Protecting clients when a business is part of marital property
When a spouse or couple owns a business, it makes an already complex situation too much to handle when faced with divorce. Property distribution is an often contested matter that becomes harder when a business is established as marital property and distributed equitably by the state of New York. Whether one couple owns the business or both, they are most likely entitled to some portion of the appreciation, at the very least, unless agreed to in writing. A couple could face a highly contested court case on the issue with the potential to impact the business itself. If you are facing divorce and believe that the business is vulnerable, you need to consult with an attorney to understand your rights and what the future holds. If you need a law firm committed to clients and passionate about seeking justice, contact Penichet & Alberga LLP for a consultation.
Is your business marital property?
In order for a New York court to equitably distribute assets, they need to decipher between marital and separate property. Though the matter is more complicated, separate property is considered assets obtained prior to marriage, inherited assets, gifted assets, or any assets designated as separate in a written agreement.
If New York considers the property to fall under marital property, they will equitably distribute the property. Equitable distribution is not usually a 50/50 split. In most cases, it is what the court deems fair and just to both parties. When splitting an asset like a business, courts will have to assign value. This becomes a more complicated issue.
Valuation of a business
Before New York courts can equitably distribute assets, they will assign value. Valuation tends to burden owners with an inquiry into the finances of the business. Financial experts will examine the books and records of the business in question. In some cases, if the case is litigated, a court will order a government inquiry. When this occurs, the business is vulnerable to the circulation of confidential information and the possibility of financial discrepancies being reported to the Internal Revenue Service.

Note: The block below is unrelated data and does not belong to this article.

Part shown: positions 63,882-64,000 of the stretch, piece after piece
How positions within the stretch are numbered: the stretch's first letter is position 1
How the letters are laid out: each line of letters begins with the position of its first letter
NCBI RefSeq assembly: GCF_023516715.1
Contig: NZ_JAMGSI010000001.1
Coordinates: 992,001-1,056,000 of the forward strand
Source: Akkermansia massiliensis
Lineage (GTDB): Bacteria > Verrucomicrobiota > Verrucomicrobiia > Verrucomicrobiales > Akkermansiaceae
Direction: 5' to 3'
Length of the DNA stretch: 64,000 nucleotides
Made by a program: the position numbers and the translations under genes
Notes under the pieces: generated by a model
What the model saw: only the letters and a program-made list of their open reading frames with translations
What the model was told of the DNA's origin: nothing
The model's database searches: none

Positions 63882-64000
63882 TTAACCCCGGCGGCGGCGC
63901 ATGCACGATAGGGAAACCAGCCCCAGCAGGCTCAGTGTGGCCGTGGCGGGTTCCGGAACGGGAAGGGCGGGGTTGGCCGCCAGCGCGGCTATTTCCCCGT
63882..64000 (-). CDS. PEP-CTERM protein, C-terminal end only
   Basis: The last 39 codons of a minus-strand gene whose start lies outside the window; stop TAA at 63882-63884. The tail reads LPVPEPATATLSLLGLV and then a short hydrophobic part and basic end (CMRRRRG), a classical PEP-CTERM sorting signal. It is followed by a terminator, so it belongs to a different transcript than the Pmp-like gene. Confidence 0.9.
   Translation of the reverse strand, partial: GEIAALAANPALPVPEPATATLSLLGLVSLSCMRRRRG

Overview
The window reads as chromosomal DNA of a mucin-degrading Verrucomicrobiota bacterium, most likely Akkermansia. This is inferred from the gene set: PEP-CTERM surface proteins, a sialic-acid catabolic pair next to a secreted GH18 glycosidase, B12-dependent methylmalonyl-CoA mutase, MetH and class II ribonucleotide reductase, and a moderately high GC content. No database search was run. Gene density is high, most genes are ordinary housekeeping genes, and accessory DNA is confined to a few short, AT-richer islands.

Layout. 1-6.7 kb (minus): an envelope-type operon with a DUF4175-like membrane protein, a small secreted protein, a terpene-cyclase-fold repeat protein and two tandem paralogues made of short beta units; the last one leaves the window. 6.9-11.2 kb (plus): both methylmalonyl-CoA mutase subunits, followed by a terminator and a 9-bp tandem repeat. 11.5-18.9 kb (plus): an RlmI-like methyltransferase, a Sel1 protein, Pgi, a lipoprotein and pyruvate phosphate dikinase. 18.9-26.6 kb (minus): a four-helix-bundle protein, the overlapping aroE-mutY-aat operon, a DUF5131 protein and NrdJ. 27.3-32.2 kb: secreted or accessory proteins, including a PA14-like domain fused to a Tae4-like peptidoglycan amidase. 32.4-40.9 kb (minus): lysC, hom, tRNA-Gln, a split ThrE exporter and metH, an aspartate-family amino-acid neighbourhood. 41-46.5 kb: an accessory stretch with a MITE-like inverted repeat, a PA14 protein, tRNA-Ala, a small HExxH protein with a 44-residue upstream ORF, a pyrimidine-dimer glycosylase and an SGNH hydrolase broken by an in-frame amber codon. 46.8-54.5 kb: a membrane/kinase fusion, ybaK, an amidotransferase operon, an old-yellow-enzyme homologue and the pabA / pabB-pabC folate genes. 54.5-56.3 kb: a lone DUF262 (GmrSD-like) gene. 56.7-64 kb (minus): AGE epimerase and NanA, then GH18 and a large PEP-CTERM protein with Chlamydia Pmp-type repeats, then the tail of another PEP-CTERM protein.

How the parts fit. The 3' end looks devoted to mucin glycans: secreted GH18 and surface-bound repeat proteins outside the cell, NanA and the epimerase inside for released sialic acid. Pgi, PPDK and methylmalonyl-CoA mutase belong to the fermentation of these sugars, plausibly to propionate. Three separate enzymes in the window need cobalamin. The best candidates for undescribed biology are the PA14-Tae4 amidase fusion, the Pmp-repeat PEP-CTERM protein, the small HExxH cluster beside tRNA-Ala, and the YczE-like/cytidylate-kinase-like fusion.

Protecting your business
If you jointly own your business or are a sole owner, there are ways to protect your business and contacting Penichet & Alberga LLP is a good first step. If you jointly own your business, you should consider drafting a shareholder agreement that leaves the courts out of the situation. This agreement can establish a mechanism that values each spouse’s interest in the company, assign ownership in case of divorce, and restrict transfer of ownership.
The other option is to draft and sign a prenuptial or postnuptial agreement that protects the business from the prying eyes of the court and establishes what will happen in case of divorce or infidelity, if you choose to include that. These options can save you a lot of headache when you are dealing with divorce and can help you focus on important factors.
Contact a Westchester County divorce attorney to protect your business
Business owners should always consider protecting their assets. Penichet & Alberga LLP understands what business owners are facing when dealing with divorce. Our firm has over 100 years of combined experience fighting for our clients. The legal team at Penichet & Alberga LLP celebrates an esteemed reputation across New York fueled by results. If you need our high-caliber legal services, contact us in White Plains by email or call 914-806-6675